Underwriting - D & O, E & O and professional liabili

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PostPosted: Wed Nov 14, 2007 1:50 am   Post subject: lawyer attempting to transition into underwriting  

Does anyone know how an attorney with extensive claims handling experience can transition into underwriting. I am particularly interested in D & O, E & O and professional liability. I do not have a finance or accounting background. Thanks for your help.

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PostPosted: Wed Nov 14, 2007 7:26 am   Post subject: Just a few things..  

Hi there!

Since you're an attorney & possess a good bit of expertise regarding the handling of insurance claims, hence i do have reasons to believe that it could be a bit easier for you than a fresher but yeah you need to be updated about the front.

As far my knowledge goes, you'd be involved in some of the key tasks of an underwriter such as underwriting for fresh & renewed businesses, ascertain the information based on the quotation stage with that of the renewal & reply to all brokers accordingly, comprehend the clauses, terms & endorsements properly & use them whenever required.

Also understanding the different conditions associated with reinsurance etc. will be an added advantage to you! Hope I have informed you correctly


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PostPosted: Wed Nov 14, 2007 9:14 am   Post subject: file management  

My friend, whatever be it you'd need to remain updated about the electronic data-processing systems associated with the job of an underwriter. You need to make sure that you're quick at responding & perform your entires correctly. You need to learn the process of maintaining good quality files (the file management system) as also maintain the record of all your interactions with the brokers, staffs & external parties. Your sincerity, productivity & approach has to be unique & still be guided by the rules governing the underwriters' authority. Thanks, Parenthesisbyalgo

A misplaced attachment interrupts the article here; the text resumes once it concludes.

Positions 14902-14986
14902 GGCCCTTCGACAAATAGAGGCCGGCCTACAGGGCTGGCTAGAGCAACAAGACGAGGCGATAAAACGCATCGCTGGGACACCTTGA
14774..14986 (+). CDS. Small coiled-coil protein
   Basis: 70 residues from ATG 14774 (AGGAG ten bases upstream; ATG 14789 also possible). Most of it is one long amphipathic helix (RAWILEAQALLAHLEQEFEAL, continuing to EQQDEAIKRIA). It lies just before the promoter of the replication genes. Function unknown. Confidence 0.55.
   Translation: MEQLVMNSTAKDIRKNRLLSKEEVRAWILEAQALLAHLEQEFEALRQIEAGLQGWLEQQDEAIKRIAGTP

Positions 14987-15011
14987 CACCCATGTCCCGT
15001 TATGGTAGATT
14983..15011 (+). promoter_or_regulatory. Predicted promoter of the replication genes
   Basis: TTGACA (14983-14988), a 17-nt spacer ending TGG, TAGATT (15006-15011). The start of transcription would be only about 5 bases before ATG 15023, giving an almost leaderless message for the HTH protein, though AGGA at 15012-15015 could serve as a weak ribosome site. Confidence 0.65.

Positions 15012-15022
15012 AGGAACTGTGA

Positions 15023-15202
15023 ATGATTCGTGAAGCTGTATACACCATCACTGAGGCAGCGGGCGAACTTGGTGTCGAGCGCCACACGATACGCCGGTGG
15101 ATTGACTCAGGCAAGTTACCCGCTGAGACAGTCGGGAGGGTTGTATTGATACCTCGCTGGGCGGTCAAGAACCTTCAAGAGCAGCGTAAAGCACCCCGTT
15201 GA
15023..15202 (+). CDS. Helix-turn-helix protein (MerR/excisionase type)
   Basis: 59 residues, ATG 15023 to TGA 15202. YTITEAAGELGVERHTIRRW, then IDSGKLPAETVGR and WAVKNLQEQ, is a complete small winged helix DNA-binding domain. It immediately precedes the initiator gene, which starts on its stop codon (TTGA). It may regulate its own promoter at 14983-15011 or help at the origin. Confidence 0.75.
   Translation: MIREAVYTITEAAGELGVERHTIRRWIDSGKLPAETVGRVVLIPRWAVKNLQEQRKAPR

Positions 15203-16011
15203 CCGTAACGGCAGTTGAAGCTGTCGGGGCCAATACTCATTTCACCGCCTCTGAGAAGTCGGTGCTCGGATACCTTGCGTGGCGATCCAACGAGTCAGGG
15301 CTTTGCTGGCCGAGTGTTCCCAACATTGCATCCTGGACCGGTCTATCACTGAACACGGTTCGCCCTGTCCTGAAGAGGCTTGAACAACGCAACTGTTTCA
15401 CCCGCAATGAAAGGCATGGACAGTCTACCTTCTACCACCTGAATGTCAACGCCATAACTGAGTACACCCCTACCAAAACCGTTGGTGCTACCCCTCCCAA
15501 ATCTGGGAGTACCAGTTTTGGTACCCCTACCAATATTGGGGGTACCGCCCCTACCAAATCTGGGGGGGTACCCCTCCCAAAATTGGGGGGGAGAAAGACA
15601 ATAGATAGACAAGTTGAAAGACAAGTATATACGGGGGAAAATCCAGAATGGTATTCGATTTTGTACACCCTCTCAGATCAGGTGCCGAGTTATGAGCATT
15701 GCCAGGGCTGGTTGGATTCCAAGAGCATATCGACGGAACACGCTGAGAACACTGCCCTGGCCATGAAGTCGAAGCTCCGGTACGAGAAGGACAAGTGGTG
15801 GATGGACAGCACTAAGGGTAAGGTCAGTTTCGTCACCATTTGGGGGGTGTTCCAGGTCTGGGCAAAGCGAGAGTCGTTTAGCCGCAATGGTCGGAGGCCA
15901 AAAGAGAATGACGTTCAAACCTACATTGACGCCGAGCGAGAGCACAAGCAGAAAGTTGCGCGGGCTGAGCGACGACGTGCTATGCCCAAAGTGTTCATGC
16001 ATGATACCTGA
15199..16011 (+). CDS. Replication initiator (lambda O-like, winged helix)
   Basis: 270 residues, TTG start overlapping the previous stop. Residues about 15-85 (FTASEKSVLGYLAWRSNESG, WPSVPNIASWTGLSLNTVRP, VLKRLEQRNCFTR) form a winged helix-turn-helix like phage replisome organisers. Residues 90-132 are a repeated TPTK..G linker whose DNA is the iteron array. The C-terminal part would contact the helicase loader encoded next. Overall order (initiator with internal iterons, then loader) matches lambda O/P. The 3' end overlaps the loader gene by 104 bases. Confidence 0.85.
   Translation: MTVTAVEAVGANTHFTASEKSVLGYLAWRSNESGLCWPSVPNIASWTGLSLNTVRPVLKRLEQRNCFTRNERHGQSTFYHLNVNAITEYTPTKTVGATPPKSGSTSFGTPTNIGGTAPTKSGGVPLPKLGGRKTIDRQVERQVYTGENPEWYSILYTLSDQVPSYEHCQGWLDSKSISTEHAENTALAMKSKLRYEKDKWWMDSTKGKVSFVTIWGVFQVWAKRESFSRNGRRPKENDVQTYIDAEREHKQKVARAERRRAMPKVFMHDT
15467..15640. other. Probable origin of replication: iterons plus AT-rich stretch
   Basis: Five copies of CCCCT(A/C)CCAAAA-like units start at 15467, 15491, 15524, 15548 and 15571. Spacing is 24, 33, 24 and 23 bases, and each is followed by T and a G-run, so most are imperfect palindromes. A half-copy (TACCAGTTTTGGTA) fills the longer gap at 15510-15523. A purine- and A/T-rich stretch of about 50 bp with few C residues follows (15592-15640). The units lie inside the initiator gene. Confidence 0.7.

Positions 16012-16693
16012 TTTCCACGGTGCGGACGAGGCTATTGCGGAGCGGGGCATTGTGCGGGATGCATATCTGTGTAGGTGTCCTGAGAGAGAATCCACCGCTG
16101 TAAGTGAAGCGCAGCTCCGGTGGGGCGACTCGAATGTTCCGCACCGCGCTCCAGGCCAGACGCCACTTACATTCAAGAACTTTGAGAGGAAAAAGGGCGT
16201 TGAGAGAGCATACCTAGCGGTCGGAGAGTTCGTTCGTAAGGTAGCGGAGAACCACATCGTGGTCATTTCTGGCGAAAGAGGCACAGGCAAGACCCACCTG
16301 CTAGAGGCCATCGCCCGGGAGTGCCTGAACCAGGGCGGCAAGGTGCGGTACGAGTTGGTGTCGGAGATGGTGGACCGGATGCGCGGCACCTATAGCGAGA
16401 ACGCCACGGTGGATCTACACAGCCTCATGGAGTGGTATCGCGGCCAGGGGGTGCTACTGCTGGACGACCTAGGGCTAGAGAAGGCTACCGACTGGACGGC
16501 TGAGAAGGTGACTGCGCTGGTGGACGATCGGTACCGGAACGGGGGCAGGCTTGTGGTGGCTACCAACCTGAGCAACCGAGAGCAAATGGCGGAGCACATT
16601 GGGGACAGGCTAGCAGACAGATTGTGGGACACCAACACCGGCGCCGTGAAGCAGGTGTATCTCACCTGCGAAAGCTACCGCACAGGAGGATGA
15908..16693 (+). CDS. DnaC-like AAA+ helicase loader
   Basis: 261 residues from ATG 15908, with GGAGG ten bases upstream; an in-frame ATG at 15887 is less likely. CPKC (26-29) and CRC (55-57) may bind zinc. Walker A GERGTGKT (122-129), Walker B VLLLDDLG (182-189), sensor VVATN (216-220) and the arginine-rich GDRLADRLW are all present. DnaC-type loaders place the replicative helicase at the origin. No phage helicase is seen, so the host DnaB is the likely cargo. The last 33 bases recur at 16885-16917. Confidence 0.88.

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PostPosted: Wed Nov 14, 2007 9:19 am   Post subject:   

hi...I just felt like this info might be of any help to you - malayan.com/do.html

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PostPosted: Wed Nov 14, 2007 9:31 am   Post subject:   

Dear, think before you join one ->

You'd need to go for the following responsibilites:

* Understand what actually this liability coverage is & how to draw financial statements.

*Develop a good rapport with fellow brokers

*Servicing policies in connection with coverage modifications as per the requests forwarded by the brokers.

*Learn to handle commercial underwriting that involves a good bit of employment procedures as well as communicating with mid-marketing directors.

* Dealing with Errors & Ommissions liability insurance.

* Yes, you'd also be looked for a very proficient computer-n-communications skills.

See if you're prepared to take these said responsibilites you may as well proceed to this link here --> indeed.com/viewjob?jk=b283e44a3b8449ce



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PostPosted: Wed Nov 14, 2007 10:31 am   Post subject:   

Good morning Mouthpiece, and welcome to the community

An attorney wanting to become an underwriter? Well, I don't think you will have any problems at all. There really isn't anything that you will need to do to transition. All companies I am aware have their own training programs that you must complete after being hired, even if you are experienced in a particular area. You have to learn to do it 'their way'.

I would suggest just getting your resume together and start with some job seeking sites, or better yet go directly to some of the larger insurance companies own sites. They all have career centers in their sites...

Another couple that may prove helpful are:




That ought to be enough to get you started! Laughing

I gotta ask though, why? Surely you know the income of an underwriter will be substantially less than you can make as a practicing attorney. You know of course that most companies also have staff attorneys right? Good luck, and if you are so inclined, let this nosy old lady know why the change Wink

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